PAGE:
The abdominal hollowing technique has been touted as a way to improve your core stability and has been a universally accepted, go-to exercise for physical therapists (PTs) and fitness coaches for the last decade. Unfortunately, it has been shown that the technique in no way leads to a stable spine. In fact, abdominal hollowing does precisely the opposite and effectively ruins our spinal stability.
We have three layers of abdominal muscles. The outer layer is our rectus abdominis (think six-pack muscle), which runs vertically from our ribcage to our pelvis. In the middle, we have our external and internal obliques, which run diagonally from our lower ribcage to our pelvis. Finally, we have the transversus abdominis TrA, which runs horizontally beneath the other layers. Our muscles work as teams to not only create joint torque, but to also (and more importantly) maintain core stability. There is no single muscle responsible for this.
So instead of training muscles as a team and as they function in real life, hollowing aims to instead activate a single muscle in isolation. Research shows that hollowing will in fact produce increased activity in the TrA, but you are also causing a weakening of the external and internal oblique muscles. Drawing in the navel, or the act of “sucking in your gut as if you’re putting on a tight pair of jeans,” tends to detract the emphasis from the working muscles on most movements that we do in the gym, and it can lead to injury.
Yes, it is necessary to keep the core tight during exercise, but overemphasis on the transverse abdominis can negatively affect performance on movements such as squats and deadlifts.
It has been noted that the abdominal hollowing approach felt uncomfortable, almost as if one’s lungs were being pushed out of the throat while descending into a squat or deadlift. Dr. Stuart McGill, a spinal biomechanist points out that there is a clear distinction between abdominal bracing and hollowing.
Think about what you would do if you were to prepare yourself for someone to punch you in the gut. You would immediately tense and stiffen your core to brace for the impact. This is exactly what abdominal bracing is. In abdominal bracing, you are simultaneously co-activating all layers of core muscles, in addition to activating your lats, quadratus lumborum, and back extensors. This means the entire abdominal wall is activated from all angles, sides, and directions, causing the three layers of the muscles to actually physically bind together.
This binding enhances the stiffness and stability of the core to a much greater degree than what would otherwise be produced by the sum of each individual part. This is what McGill refers to as superstiffness. It is this stiffness that provides us with 360 degrees of spinal stability, making us injury resilient and helping us achieve optimal performance.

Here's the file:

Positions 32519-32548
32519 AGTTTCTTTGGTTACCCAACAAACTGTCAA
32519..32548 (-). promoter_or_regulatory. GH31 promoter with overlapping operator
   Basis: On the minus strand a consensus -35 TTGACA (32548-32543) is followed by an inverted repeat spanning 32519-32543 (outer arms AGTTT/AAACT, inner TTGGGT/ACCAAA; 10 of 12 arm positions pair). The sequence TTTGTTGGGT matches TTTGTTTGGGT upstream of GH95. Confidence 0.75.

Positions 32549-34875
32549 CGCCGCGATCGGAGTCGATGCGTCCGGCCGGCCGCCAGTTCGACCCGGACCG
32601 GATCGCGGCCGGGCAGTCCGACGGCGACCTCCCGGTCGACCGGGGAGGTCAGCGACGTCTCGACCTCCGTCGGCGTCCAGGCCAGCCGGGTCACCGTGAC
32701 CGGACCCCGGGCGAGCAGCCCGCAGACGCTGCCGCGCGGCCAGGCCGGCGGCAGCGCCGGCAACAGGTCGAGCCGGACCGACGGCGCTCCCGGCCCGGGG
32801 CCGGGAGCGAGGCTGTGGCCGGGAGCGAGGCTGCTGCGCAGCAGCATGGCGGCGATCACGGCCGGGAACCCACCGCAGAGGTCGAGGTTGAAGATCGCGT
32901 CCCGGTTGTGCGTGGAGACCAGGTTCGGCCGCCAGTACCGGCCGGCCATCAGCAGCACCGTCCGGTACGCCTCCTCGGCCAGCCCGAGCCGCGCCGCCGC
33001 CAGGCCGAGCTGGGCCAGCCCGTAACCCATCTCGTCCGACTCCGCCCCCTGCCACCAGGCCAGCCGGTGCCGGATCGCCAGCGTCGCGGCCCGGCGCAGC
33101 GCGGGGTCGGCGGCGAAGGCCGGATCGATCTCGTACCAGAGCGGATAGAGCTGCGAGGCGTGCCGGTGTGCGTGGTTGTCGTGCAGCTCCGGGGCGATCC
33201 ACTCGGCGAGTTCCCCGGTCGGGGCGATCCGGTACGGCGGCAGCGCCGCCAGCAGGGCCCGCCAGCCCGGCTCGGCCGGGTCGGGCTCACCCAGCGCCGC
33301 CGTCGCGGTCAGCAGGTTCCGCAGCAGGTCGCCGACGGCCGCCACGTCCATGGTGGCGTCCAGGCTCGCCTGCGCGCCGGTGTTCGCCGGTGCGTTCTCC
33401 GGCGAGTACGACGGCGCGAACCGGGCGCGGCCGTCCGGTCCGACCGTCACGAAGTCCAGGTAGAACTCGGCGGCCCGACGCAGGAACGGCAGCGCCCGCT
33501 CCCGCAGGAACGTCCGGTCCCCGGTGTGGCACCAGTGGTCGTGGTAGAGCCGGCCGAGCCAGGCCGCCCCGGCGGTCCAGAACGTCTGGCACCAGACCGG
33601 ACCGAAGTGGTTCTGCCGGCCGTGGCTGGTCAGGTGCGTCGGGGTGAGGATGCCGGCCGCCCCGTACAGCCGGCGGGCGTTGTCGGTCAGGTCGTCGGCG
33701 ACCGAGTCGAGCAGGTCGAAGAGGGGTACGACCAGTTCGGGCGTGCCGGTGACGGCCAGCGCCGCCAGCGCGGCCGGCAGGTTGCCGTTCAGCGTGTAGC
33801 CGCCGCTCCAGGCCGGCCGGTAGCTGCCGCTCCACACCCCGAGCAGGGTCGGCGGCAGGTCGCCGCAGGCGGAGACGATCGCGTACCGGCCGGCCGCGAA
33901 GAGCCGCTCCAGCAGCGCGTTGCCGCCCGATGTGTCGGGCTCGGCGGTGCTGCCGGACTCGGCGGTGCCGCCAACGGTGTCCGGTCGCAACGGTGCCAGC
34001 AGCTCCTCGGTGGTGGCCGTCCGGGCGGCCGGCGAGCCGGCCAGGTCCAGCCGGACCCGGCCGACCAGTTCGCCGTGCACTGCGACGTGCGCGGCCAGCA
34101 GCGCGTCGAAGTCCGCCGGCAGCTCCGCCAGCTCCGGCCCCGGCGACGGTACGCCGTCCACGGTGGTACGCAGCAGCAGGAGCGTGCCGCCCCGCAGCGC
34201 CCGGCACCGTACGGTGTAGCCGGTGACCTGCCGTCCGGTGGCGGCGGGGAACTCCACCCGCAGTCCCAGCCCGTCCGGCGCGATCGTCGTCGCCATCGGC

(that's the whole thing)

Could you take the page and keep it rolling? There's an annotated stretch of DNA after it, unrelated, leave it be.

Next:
You see, stiffness is actually key for spinal stability and spine health. Having a stiff core eliminates micro-movements in the joints that lead to spine and tissue degeneration. Without stiffness, these micro-movements would gradually gnaw away on our nerves, eventually causing pain and even disability. Stiffness braces these micro-movements and takes away the pain, essentially building a spinal armor.
To visualize this a bit better, McGill gives the great example of a guy-wire system (like a ship mast). Think of the obliques and the rectus abdominis as the supporting guy wires of the spine. They will be more effective at stabilizing the spine when they have a wider base, as they do when the core is braced. On the other hand, when the abdomen is drawn in, or hollowed, there is a much narrower base of support leading to significantly less stability.
Another way to visualize this: if you want to increase core stability, do the opposite: push out your gut! This creates a very rigid torso. This intra-abdominal pressure (IAP) is what you want your core to feel like when you are stiffening your muscles during exercises.
If we teach abdominal hollowing for everyday tasks, we are essentially encouraging our rectus abdominis and oblique muscles to weaken and remain inactive. Furthermore, we are not allowing our core to maintain its stiffness, which means one unexpected bump, fall, or movement and we could be dealing with a significant back injury. Our bodies do not work in isolation, and we should not be training them as if they do.
When it comes to spinal stability all of our muscles work together and play an important role. These muscles must be balanced in order to be able to withstand large loads placed upon them to keep us injury free. Training single muscles leads to the exact opposite effect, instead causing an unstable, injury prone spine. This is why when training core stability, whether immediately following an injury or during athletic performance training, we should never focus on isolating a single muscle. Instead, bracing and the activation of our entire abdominal wall should be practiced.